NDN’s fascinating and incredibly insightful podcast While Indigenous serves as something of a how-to for both Indigenous and non-Indigenous people alike. Hosted by NDN Collective Director of Communications Sarah Sunshine Manning, While Indigenous aims to help people improve their relationships with others and with themselves from a uniquely spiritual perspective. From dealing with the holidays to discussing leadership to analyzing power structures, While Indigenous is full of all sorts of useful solutions to (and analysis of) the most pressing problems in our personal lives.
Stories From The Land (Indian & Cowboy)
Produced by Indian & Cowboy, the same people who gave us Red Man Laughing, comes Stories From The Land: a podcast devoted to the greatest storytellers in the Indigenous community. From the stories passed down through generations of family to the legends that made their way throughout different tribes and time periods, Stories From The Land hopes to strengthen the world outlook, the lessons, and the ideas of Indigenous people through the art of language and music. As an added bonus, episodes tend to be as long or shorter than the length of your average 30 minute television episode, which makes binging Stories From The Land even easier.
Indigenous Innovators (Animikii)
For the more work-minded, Animikii’s podcast Indigenous Innovators provides an inspiring snapshot of some of the freshest and most exciting Indigenous voices in the worlds of leadership, activists, the arts, and entrepreneurship. From Canada to the United States to all over the rest of the world, Indigenous Innovators allows for the innovators themselves to explain what they’re doing and how they face their unique challenges in their own words. It’s an unmissable miniseries for anyone in search of the Indigenous perspectives of trendsetters.
All My Relations
A frequently lighthearted and often touching look at the daily issues young Indigenous people face on the regular, All My Relations features Swinomish and Tulalip host Matika Wilbur and Cherokee Nation host Adrienne Keene as they traverse their relationships to the land, their relatives, and each other. The two Indigenous women invite guests on to discuss their personal stories as young Indigenous people growing up in the here and now, grappling with their historic roots, their youth, and their promising futures. It’s funny, it’s honest, and it’s more than worth your time.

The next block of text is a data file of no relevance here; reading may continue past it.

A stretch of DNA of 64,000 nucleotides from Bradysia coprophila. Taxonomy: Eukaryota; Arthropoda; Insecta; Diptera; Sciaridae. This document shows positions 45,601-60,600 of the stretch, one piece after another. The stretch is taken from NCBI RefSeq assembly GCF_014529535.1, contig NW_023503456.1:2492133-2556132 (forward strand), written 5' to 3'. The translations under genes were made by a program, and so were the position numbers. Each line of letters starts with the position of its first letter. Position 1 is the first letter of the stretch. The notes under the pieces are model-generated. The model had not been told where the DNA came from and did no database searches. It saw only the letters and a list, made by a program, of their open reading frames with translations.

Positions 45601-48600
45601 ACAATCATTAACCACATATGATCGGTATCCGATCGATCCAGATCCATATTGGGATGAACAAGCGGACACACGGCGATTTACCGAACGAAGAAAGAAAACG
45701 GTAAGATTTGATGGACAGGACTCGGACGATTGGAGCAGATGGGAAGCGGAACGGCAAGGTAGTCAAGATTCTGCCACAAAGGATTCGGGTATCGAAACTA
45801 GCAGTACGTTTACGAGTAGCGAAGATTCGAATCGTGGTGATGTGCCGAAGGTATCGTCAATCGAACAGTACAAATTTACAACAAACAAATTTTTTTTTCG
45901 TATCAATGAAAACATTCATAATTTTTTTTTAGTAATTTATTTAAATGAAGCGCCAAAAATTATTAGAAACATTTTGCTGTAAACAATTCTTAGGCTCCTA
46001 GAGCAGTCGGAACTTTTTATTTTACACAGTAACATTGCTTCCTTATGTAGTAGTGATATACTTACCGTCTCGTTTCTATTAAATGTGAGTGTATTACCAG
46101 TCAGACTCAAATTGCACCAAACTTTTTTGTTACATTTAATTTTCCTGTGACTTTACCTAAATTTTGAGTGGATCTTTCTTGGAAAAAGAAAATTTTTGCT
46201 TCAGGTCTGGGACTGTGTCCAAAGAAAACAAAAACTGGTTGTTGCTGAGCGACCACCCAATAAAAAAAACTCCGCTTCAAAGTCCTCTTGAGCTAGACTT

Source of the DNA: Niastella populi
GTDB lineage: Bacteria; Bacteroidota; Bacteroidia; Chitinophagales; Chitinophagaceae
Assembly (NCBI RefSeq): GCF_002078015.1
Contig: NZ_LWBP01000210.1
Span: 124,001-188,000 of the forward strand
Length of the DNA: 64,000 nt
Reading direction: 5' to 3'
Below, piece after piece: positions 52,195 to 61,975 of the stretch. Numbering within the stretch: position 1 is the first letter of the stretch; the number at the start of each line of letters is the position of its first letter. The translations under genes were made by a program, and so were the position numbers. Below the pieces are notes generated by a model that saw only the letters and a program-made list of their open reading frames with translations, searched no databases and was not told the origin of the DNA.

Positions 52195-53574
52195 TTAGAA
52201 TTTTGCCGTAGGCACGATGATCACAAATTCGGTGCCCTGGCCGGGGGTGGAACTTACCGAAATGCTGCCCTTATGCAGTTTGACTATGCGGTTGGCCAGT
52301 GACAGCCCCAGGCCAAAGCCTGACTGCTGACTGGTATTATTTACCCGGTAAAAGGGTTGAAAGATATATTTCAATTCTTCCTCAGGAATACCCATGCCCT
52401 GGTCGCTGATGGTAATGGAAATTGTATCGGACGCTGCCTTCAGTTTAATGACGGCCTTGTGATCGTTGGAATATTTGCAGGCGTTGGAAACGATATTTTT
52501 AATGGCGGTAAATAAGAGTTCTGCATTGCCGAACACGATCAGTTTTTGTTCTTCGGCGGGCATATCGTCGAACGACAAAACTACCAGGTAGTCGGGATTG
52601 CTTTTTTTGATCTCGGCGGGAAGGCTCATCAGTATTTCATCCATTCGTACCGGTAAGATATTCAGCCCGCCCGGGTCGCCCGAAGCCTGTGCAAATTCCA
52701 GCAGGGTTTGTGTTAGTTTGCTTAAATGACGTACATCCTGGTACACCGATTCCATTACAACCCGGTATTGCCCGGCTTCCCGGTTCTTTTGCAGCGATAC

Easily the most prolific podcast featured in this piece, Native Trailblazers has spent countless seasons and over 500 episodes diving deep into contemporary Indigenous issues from the perspective of its two hosts, Vincent and Delores Schilling. The two aren’t afraid to go long, often devoting hours to exploring the episode’s topic with experts and guests and spending as much time as necessary to provide listeners with a thorough, complete analysis. Recent highlights include a discussion of Hollywood’s portrayal of Indigenous people, a conversation about how COVID-19 has impacted Indigenous people around the world, and an interview with Native Olympian Billy Mills. With such an enormous catalog, there’s no shortage of excellent episodes to choose from.
Whether you’re interested in discovering more podcasts that focus on indigenous people or you’re hoping to get hooked on a completely different kind of podcast entirely, Backtracks has got you and all your podcast needs covered. There’s an endless supply of great new podcasts on our site in addition to many great curated collections like this one on our blog. For something eerie, take a look at our most recent series on True Crime, Supernatural, and Mystery podcasts. For a change of pace, check out our series on Amplifying Black Voices in Podcasts, Amplifying Queer Voices in Podcasts, or Amplifying Voices in Education. For things on the lighter side, take a look at our series on Amplifying Voices in Sports or our post on Funny Podcasts About Movies.